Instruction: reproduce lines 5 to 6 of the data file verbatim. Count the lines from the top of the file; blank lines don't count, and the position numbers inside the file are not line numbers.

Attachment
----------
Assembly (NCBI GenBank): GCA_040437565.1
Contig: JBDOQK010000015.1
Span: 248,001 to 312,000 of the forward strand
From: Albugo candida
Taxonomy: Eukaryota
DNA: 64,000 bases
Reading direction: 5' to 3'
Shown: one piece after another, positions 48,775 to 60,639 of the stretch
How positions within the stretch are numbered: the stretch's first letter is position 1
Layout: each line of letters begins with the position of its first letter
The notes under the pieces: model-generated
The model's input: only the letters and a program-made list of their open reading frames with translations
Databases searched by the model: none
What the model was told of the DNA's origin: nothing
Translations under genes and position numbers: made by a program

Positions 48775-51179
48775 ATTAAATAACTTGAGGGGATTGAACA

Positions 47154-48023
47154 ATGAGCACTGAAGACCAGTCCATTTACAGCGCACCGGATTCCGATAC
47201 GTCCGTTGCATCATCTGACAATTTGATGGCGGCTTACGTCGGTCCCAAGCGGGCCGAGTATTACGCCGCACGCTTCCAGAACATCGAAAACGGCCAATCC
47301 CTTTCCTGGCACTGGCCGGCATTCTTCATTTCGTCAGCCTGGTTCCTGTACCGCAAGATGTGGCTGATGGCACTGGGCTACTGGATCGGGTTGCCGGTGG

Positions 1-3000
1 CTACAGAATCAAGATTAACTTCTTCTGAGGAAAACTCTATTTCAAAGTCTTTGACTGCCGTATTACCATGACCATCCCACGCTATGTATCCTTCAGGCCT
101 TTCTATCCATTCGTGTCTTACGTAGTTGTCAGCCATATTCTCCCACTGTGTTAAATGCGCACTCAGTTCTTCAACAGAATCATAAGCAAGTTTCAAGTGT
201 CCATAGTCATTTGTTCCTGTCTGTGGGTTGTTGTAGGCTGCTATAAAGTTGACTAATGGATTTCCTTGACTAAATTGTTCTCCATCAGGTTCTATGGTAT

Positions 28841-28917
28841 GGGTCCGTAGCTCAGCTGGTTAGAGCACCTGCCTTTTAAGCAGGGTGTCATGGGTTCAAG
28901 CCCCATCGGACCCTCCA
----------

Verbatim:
Taxonomy: Eukaryota
DNA: 64,000 bases